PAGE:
• Safety – Rio has a reputation for being a dangerous city, and has this for good reason. That being said, this massively depends on the neighborhood you’re in, and these fears tend to be exaggerated. For more information on this, keep on reading this post.
  • Work Opportunities Difficult to Come By – It can be pretty difficult to find decent work opportunities as foreigners, mainly due to the fact that jobs tend to pay less here than in North America and Europe, and Brazilian Law makes it difficult to hire foreigners. Also, the language is obviously a big issue, so with this in mind, it’s recommended to work remotely. 

Best Areas to Live

The vast majority of foreigners decide to live in Zona Sul, with smaller numbers in Barra da Tijuca and centro. The rest of the city is usually avoided by foreigners due to its reputation for danger, lack of beaches and noticeable attractions. With this in mind, we’ll focus on Zona Sul and Barra:

Copacabana – An obvious choice for many foreigners, Copacabana is a draw due to its location, proximity to the beach, as well as reasonable prices compared to areas such as Ipanema and Leblon. That being said, the area does have a slightly run down and tacky feel, and can be seedy in certain areas. But overall it’s a solid choice. 

Leblon – A very popular choice amongst foreigners, Leblon is a great neighborhood located nicely. With a beautiful beach, nightlife options, many leafy areas and lots of attractions/things to do within walking distance, Leblon is often considered the best neighborhood to live in Rio and is a very pleasant area to live in. That being said, prices can be very high here and value for money isn’t great. Eating options also tend to be poor value for money compared to other areas.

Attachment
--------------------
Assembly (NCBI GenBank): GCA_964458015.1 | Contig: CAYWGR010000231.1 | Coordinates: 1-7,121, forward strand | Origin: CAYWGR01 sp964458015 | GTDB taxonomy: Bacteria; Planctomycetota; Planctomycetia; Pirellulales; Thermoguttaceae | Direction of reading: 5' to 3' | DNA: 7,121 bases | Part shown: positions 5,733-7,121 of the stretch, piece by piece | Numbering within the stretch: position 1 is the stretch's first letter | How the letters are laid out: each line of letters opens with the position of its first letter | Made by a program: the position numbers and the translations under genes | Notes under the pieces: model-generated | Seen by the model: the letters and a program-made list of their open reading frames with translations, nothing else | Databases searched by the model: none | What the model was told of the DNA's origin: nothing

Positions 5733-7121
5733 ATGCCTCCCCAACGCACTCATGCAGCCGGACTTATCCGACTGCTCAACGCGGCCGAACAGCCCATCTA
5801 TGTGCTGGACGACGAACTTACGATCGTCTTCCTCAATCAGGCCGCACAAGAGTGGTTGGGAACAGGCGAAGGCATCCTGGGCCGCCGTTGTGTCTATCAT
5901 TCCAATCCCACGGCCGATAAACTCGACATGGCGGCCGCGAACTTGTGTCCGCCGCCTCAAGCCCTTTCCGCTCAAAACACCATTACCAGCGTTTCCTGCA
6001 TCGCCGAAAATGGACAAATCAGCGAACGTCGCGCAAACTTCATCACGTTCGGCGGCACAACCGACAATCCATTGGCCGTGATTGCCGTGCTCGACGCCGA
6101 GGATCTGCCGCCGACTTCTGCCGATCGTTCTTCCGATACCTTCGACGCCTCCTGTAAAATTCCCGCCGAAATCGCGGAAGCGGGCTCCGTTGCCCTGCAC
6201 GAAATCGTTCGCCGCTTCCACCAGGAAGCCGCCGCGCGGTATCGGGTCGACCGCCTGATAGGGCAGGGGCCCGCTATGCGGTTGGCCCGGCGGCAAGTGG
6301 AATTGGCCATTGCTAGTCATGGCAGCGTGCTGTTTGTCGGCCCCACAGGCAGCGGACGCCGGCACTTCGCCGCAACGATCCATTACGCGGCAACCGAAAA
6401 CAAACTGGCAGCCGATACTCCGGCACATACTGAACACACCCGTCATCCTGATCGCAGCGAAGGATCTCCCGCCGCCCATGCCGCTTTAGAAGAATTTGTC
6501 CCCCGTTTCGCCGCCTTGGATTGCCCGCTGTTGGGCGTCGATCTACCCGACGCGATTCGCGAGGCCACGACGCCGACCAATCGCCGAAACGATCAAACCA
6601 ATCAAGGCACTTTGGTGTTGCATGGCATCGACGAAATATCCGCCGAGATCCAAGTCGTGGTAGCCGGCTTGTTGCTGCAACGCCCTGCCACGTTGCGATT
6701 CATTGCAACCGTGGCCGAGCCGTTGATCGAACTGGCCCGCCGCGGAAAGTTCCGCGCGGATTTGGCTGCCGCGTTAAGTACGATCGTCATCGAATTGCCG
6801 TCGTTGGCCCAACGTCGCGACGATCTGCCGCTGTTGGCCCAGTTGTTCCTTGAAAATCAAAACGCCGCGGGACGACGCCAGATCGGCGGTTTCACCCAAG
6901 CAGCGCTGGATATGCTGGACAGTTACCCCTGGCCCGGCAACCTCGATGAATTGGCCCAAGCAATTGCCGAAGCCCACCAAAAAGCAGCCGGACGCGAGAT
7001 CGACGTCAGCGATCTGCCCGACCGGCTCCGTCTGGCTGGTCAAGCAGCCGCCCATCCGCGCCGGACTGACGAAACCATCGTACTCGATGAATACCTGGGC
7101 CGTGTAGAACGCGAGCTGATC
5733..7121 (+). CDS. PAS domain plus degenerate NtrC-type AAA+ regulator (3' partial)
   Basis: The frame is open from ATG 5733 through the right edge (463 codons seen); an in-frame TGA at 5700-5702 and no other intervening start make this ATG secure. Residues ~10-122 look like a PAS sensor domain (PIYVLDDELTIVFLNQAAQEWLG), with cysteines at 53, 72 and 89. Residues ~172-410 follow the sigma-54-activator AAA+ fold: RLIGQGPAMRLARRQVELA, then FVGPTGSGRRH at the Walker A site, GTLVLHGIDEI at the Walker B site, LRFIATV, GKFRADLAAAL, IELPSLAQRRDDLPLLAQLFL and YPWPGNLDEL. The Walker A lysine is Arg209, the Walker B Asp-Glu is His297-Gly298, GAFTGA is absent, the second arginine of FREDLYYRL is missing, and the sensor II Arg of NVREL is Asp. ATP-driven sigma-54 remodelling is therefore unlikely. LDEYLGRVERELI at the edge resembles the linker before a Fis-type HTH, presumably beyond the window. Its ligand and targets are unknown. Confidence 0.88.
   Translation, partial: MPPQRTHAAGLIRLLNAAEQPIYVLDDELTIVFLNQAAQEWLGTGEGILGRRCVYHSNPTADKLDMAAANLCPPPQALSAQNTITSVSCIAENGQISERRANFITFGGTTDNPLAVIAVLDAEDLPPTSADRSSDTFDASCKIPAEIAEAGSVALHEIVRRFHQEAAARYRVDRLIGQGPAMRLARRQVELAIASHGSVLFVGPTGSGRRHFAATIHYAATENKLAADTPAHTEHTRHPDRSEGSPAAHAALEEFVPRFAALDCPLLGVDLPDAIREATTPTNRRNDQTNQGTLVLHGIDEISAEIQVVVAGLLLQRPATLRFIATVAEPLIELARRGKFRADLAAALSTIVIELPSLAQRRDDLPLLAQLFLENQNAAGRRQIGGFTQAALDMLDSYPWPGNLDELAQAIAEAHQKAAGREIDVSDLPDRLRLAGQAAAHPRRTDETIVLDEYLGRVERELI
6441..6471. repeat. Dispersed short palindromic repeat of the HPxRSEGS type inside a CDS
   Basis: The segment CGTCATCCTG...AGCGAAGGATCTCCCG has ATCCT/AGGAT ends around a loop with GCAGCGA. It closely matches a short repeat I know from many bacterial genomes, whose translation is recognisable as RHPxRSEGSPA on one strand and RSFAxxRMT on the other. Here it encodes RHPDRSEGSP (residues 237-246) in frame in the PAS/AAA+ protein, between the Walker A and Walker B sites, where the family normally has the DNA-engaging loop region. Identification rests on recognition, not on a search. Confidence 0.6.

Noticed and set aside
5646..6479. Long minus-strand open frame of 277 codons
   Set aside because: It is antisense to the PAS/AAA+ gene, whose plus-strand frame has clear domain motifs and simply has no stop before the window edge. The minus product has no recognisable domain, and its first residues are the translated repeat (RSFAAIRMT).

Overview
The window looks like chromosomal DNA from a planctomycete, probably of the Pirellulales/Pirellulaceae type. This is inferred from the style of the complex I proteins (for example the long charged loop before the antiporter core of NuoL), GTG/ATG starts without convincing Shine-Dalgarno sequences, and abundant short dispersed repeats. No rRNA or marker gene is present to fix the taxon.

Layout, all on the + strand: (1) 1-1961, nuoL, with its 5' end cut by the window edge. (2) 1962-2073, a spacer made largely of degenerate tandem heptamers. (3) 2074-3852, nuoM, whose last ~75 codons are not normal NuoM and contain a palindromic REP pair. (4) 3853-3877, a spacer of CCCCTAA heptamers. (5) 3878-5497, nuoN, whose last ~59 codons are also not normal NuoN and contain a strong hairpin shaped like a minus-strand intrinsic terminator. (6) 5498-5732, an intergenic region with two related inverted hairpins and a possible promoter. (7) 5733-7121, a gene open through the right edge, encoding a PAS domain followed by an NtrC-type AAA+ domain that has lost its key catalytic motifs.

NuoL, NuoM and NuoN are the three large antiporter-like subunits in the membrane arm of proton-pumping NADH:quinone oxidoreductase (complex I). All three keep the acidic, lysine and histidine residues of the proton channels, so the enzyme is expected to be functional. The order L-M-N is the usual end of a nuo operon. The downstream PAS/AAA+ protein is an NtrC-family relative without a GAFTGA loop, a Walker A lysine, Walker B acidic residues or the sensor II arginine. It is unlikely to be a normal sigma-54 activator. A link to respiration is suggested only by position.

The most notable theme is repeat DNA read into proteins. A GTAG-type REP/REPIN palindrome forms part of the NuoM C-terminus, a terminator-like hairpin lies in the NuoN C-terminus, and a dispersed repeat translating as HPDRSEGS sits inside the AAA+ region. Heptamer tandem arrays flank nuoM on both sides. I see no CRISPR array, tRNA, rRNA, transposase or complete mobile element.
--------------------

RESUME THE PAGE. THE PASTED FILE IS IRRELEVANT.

Ipanema – With a similar vibe to Leblon, Ipanema is also a great area to live in and slightly cheaper than Leblon. Lots of attractions within walking distance, a great beach and good eating options although not as many nightlife options as Leblon. Overall a great neighborhood to live in.

Botafogo/Flamengo – The most bohemian neighborhood in Zona Sul, Botafogo is a great area to live in with a more ‘hipster’ feel. Has food options and a good nightlife scene, although the beach leaves a lot to be desired compared to other areas in Zona Sul. Flamengo, next to Botafogo, is a more residential neighborhood but has a nicer beach and has lots of sporting activities.